Is the U.S. ceding its position as the most innovative country on the globe?
To the degree that innovation depends on a domestic population that is well educated in innovation’s building blocks – computer science and information technology – then the answer is yes. Interest in studying these fields has declined 70 percent among incoming freshman at U.S. universities. The decline is especially precipitous among women, whose participation in computer science and IT peaked back in the 1980s. And that’s too bad, because women’s contributions to technology innovation have enormous growth potential.
But corporations are recognizing the importance of diversity in innovation. They are applying resources to recruit and retain employees from a broad swath of backgrounds and experience, because they know that this diversity will yield a broader and more creative set of innovations and solutions.
Microsoft Research, in underwriting the NCWIT Academic Alliance Seed Fund program, is stimulating innovative ways to increase diversity in the IT workforce. The Seed Fund provides members of NCWIT’s Academic Alliance with startup funds (up to $15,000 per project) to develop and implement initiatives for recruiting and retaining women in computing and information technology. Four projects were selected for funding and the award-winners’ targeted efforts to engage young women’s interest in CS and IT pursuits will move forward this academic year.
“Inspiring AmbITion,” led by the Colorado Coalition for Gender and Information Technology (CCGIT), will develop and disseminate a multimedia outreach program to recruit women, non-traditional age groups, and underrepresented minorities from community colleges into four-year computing and IT programs. The project is funded for $10,000 and will bring together three Colorado universities (the Women’s College of the University of Denver, the Colorado School of Mines, and the University of Colorado at Boulder).
“Leveling the CS1 Playing Field,” an initiative from DePauw University, seeks to engage first-year women students through role modeling, dispelling myths about computing, and showcasing a broad variety of computing careers and lifestyles. The project will use its $10,000 funding to produce a video for incoming freshman women that provides information about introductory computing courses and encourages confidence in their potential and ability.
Oregon State University’s “Computer Science Ambassador Program: Students Recruiting Students” leverages its highly successful “Ambassadors in Engineering” program as the model for a new student-to-student recruitment initiative focused on attracting college-bound high school students to computing. The $15,000 award will help to fund ambassador demonstrations and hands-on activities that highlight computer science, including high school classroom presentations, careers fairs, family science nights, and workshops for high-school guidance counselors.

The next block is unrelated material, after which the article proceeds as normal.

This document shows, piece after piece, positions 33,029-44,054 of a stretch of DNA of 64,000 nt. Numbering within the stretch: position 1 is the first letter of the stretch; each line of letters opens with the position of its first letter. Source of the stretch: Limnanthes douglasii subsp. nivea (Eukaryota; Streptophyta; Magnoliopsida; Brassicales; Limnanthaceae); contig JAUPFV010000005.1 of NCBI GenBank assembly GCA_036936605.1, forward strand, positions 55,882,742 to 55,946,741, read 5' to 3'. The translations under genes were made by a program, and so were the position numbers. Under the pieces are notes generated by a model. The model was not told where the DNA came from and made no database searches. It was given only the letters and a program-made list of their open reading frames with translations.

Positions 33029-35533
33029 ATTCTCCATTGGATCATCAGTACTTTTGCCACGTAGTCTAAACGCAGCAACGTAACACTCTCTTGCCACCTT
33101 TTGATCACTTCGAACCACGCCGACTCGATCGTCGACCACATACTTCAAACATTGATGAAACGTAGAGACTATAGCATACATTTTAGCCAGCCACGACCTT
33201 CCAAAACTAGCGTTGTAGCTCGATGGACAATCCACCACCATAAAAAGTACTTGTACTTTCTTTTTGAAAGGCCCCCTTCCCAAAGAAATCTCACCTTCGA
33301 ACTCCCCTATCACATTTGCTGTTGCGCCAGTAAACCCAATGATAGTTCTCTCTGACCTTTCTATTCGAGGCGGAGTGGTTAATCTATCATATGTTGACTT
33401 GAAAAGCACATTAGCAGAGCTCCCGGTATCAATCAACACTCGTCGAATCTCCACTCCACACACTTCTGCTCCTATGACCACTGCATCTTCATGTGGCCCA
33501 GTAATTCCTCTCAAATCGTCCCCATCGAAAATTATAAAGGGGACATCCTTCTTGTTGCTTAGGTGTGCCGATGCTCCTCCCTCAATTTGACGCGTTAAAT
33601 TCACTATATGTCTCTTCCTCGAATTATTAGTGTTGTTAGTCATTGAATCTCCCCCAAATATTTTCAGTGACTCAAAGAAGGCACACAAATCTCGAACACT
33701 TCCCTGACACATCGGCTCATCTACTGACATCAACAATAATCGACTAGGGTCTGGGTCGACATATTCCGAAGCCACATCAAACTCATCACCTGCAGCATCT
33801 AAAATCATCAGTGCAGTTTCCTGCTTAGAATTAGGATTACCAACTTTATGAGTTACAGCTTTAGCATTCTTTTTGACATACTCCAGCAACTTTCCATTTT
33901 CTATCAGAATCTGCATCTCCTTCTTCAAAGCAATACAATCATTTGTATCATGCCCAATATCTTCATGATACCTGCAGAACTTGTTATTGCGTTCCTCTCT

The University of Pennsylvania will receive $10,000 for its “CS Outreach Program to High School Girls,” a project that will perform outreach to high school girls on a national level and culminate in a March 2008 conference. The initiative’s goal is to target students from 2,500 high schools nationwide, and encourage their interest in computing by providing them with academic and career advice as well as mentoring from undergraduate computer science majors.
Although the impact of these programs is difficult to predict today, the potential for tomorrow is huge. Selected high schools in Oregon, Indiana, Colorado, and Wyoming will receive in-person visits from “near peers.” High school girls at 2,500 high schools in the U.S. will get access to information materials.
What would you do with startup funding to increase women’s participation? Does your institution have a great outreach or retention program that would benefit more people if it had a broader reach? Let us know. The deadline for the next round of NCWIT Academic Alliance Seed Fund proposals is November 1, 2007. Information about the Seed Fund program, including proposal requirements, the review process, and how to become an eligible Academic Alliance member, is available here.
Jennifer Kurtz is Project Manager of the NCWIT Academic Alliance. Formerly she was Director of Strategic Relations and Communications at CERIAS, the Center for Education and Research in Information Assurance and Security.